Arenal Volcano in rare full view at Sunrise
Guanacaste Beach is located along the Pacific Ocean in an area that a lot of Americans have chosen as their new home in retirement. Although attractive, this dry and hot area would not be my first choice and I preferred the cooler jungle areas around the Arenal and Poras Volcano’s. I can understand the attraction, however, for the scores of American Baby Boomers who call or are planning to call Costa Rica their new home. They can find their piece of near Utopian beach paradise for a fraction of the cost of places such as California, Florida and Hawaii.
Guanacaste Beach Sunrise
Lone Tree Guanacaste Beach
After leaving Guanacaste Beach we headed south toward Panama for another jungle cruise and a chance to see crocodiles in the wild along the Tarcoles River.
This Croc is patiently waiting for his lunch. How would you like to be the dental hygenist responsible for cleaning this guy’s teeth?! While Costa Rica may be as close to Utopia as one can get here on earth, there is danger lurking in the waters of the rivers, and I would not recommend swimming!
Nest up on our tour and final destination is the San Bada Hotel just steps away from Manuel Antonio National Park.
Floating Free as a Bird
Here is a sunset view from the roof top of the San Bada Hotel, where we just arrived after a long drive and were in desperate need of refreshment. This also just happened to be happy hour with unlimited complementary Pina Coladas! How would you like to be the paraglider gliding through this scene?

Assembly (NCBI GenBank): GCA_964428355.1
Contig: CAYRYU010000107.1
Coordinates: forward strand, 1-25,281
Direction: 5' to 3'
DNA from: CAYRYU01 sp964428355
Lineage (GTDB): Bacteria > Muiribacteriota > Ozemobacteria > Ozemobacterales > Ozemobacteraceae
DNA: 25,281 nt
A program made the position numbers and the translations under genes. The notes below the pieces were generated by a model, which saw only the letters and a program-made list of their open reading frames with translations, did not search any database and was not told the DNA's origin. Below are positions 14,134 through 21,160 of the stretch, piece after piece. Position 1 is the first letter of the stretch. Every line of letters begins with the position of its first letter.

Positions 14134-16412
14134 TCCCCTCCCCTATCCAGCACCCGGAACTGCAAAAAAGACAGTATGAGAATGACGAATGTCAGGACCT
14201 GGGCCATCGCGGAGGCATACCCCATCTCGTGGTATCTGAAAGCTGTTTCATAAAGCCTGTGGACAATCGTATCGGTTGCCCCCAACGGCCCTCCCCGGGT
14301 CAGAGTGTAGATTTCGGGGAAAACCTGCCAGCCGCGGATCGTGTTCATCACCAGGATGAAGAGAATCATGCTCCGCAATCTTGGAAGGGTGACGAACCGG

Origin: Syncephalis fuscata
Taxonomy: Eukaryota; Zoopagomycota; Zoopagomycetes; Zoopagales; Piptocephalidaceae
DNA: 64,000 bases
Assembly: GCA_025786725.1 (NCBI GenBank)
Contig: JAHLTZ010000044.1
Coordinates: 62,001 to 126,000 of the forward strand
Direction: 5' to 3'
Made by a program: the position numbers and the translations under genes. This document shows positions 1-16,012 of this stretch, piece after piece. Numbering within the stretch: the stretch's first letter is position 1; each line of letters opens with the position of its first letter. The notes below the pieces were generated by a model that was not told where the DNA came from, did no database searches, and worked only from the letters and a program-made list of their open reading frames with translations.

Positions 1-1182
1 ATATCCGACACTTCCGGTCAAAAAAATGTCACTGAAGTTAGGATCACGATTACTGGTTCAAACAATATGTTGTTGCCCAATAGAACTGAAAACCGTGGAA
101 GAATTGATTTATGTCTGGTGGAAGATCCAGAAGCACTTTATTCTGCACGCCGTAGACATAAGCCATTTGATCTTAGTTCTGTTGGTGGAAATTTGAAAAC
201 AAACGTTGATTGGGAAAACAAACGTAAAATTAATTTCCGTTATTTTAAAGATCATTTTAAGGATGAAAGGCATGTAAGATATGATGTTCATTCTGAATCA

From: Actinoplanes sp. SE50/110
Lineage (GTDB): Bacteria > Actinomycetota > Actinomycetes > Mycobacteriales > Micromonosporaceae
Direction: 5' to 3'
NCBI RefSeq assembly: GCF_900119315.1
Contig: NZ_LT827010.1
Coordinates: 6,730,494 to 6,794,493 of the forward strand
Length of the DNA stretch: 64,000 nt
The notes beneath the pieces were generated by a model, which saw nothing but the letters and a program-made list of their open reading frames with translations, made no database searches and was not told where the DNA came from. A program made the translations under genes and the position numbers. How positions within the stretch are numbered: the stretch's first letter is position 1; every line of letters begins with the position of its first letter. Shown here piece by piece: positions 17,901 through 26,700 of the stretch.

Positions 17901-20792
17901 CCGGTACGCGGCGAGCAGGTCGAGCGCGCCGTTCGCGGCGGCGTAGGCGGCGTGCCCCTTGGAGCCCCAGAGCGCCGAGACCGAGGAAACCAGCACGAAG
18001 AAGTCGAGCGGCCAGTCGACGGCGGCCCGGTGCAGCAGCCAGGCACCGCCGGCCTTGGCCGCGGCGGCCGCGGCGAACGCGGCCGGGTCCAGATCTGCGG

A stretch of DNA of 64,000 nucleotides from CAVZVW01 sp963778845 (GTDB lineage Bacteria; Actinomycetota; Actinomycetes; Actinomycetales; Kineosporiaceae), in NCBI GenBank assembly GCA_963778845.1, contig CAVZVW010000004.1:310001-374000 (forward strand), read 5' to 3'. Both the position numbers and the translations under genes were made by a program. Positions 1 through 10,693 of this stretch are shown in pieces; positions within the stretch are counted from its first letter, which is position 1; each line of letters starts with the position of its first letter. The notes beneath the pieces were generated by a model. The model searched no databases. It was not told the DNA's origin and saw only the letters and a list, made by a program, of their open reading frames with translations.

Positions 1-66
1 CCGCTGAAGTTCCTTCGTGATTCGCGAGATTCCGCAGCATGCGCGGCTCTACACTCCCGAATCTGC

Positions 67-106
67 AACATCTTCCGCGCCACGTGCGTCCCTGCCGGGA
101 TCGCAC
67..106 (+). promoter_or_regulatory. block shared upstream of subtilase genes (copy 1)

So back to our opening question: is Costa Rica utopia? Well after an eight day tour through the country and doing some of my own research, I would say not. There is still crime in this country and also there is a significant number of people are living close to the poverty line. But the nation is blessed with a climate, natural beauty, culture and government that has brought the country closer to the Utopian vision than just about any other place on earth. For a young Costa Rican coming of age, I am certain that it is comforting to know that their nation has undertaken the right decisions to ensure that they are not only prosperous now but also that the beautiful environment in which they live is sustainable not only for the immediate future but also for future generations. It is also comforting for them to know that their nation’s resources are not being used to support a military that historically has worked against the evolutionary development of the nation, but instead these resources have been directed toward education and the well being of its citizens.
Thanks everyone for taking time to read this blog. Your comments and feedback are always greatly appreciated! Thanks again for looking!